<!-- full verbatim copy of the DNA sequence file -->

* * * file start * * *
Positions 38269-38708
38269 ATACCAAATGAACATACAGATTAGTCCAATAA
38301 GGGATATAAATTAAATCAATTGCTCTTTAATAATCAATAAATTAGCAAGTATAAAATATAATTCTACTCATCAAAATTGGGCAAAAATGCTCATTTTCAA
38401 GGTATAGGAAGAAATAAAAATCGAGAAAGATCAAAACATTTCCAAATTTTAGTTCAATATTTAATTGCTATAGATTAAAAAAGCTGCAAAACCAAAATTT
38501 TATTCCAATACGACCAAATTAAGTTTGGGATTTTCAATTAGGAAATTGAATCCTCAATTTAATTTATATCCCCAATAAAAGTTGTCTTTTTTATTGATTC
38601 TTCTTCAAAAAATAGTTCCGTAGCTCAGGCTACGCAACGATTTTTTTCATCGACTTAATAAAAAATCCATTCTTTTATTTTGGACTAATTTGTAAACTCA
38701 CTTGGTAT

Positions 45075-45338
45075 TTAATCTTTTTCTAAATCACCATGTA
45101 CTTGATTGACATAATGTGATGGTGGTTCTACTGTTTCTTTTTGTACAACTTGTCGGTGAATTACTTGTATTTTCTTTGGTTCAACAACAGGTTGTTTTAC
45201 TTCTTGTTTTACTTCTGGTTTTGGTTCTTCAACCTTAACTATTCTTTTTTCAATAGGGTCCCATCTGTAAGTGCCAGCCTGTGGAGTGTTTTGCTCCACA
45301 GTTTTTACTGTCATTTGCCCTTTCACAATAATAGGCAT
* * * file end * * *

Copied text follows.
Positions 38269-38708
38269 ATACCAAATGAACATACAGATTAGTCCAATAA
38301 GGGATATAAATTAAATCAATTGCTCTTTAATAATCAATAAATTAGCAAGTATAAAATATAATTCTACTCATCAAAATTGGGCAAAAATGCTCATTTTCAA
38401 GGTATAGGAAGAAATAAAAATCGAGAAAGATCAAAACATTTCCAAATTTTAGTTCAATATTTAATTGCTATAGATTAAAAAAGCTGCAAAACCAAAATTT
38501 TATTCCAATACGACCAAATTAAGTTTGGGATTTTCAATTAGGAAATTGAATCCTCAATTTAATTTATATCCCCAATAAAAGTTGTCTTTTTTATTGATTC
38601 TTCTTCAAAAAATAGTTCCGTAGCTCAGGCTACGCAACGATTTTTTTCATCGACTTAATAAAAAATCCATTCTTTTATTTTGGACTAATTTGTAAACTCA
38701 CTTGGTAT

Positions 45075-45338
45075 TTAATCTTTTTCTAAATCACCATGTA
45101 CTTGATTGACATAATGTGATGGTGGTTCTACTGTTTCTTTTTGTACAACTTGTCGGTGAATTACTTGTATTTTCTTTGGTTCAACAACAGGTTGTTTTAC
45201 TTCTTGTTTTACTTCTGGTTTTGGTTCTTCAACCTTAACTATTCTTTTTTCAATAGGGTCCCATCTGTAAGTGCCAGCCTGTGGAGTGTTTTGCTCCACA
45301 GTTTTTACTGTCATTTGCCCTTTCACAATAATAGGCAT